Teresa Oman, who the artist has worked with for years, is the model. “She’s almost like an emotional representation in these spaces,” Wright says. “She’s a bit of a classic beauty in a sense. I’m definitely going for something universal, I get a lot of comments saying ‘It looks like my sister, my grandmother’ … If you met her in person would say I totally painted her wrong. She has this chameleon sense.″
Several longtime collaborators helped create the world Rone envisaged for Time. Set dresser Carly Spooner collected period pieces from op shops, garage sales and Gumtree to create the detail in the various rooms: the type of desk, typewriters and so on. Callum Preston led the team of set builders who crafted the many structures and replica furniture featured, while composer Nick Batterham works on the very complicated soundscape. “We learnt lessons from previous shows,” says Wright. “If you do a soundtrack across 10 rooms no one can hear it all at the same time but music does bleed from room to room.”
Access to the station has been limited, so much of the planning has been done digitally. Restrictions as a result of its heritage-listing proved challenging; anything over two metres long had to be created as modular units. Rone and his team have had access to the site since July, and about 120 people have worked on the installation, with a core team of between five and 10. The project was financed in part by the government’s Rise funding, through which Wright received $1.86 million.
A general view of the new exhibition by artist Rone upstairs at Flinders Street Station.Credit:Jason South
“It’s taking shape; all I can see is what isn’t done.”
“It’s 90 per cent planning, there’s so much planning that goes into everything … This is my art practice now, I still do canvas commissions and bits and pieces but I have said no to almost everything in past years,” Wright says. “As a traditional painter it’s been really exciting to work in other dimensions, to realise I can be expressive by placing a sewing machine in a room, some trinkets on the floor.″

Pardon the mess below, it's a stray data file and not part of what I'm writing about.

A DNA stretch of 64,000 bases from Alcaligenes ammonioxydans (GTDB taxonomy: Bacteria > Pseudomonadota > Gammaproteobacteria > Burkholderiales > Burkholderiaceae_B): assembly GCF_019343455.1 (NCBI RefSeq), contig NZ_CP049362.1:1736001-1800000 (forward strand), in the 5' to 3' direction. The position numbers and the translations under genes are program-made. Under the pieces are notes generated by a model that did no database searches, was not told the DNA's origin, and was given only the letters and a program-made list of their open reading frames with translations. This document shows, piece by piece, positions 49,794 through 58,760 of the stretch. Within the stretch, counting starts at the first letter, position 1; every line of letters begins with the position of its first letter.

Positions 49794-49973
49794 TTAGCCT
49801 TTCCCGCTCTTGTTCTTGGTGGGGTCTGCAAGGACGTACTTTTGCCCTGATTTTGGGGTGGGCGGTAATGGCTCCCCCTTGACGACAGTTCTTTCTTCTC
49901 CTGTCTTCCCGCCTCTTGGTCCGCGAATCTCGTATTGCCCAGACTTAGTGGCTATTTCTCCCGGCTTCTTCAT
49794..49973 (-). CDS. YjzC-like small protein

A chance meeting with then state planning minister Richard Wynne at Empire was a part catalyst to this work: Wright was asked where he’d like to work next and he said the station would be his ideal. “It was a total pipe dream. I kept hassling people, I roped in Visit Victoria, they got very excited about it, they roped in the Melbourne International Arts Festival … it was meant to open before Patricia [Piccinini]’s show …”
Then, of course, the pandemic hit: “It was one of those clusterf— COVID things”.
About 50 visitors will be allowed in at a time. “I’m really excited to let people in and they will have their own stories when they come … those stories are really beautiful to hear,” he says, adding that memories evoked or stories conjured in the space were one of the most wonderful aspects of Empire.
Flinders Street Station’s upper levels used to house sporting clubs, language classes, a rooftop running track and, of course, the ballroom.
Despite the fact he grew up in Geelong, Wright did not watch the grand final on the weekend. “Geelong will probably disown me for saying that!” he says, with a laugh. The main game for him is bringing to fruition a project his teenage self could only dream of, all those years ago when he wondered if the Flinders Street Ballroom really existed.
Time runs until January 29, 2023.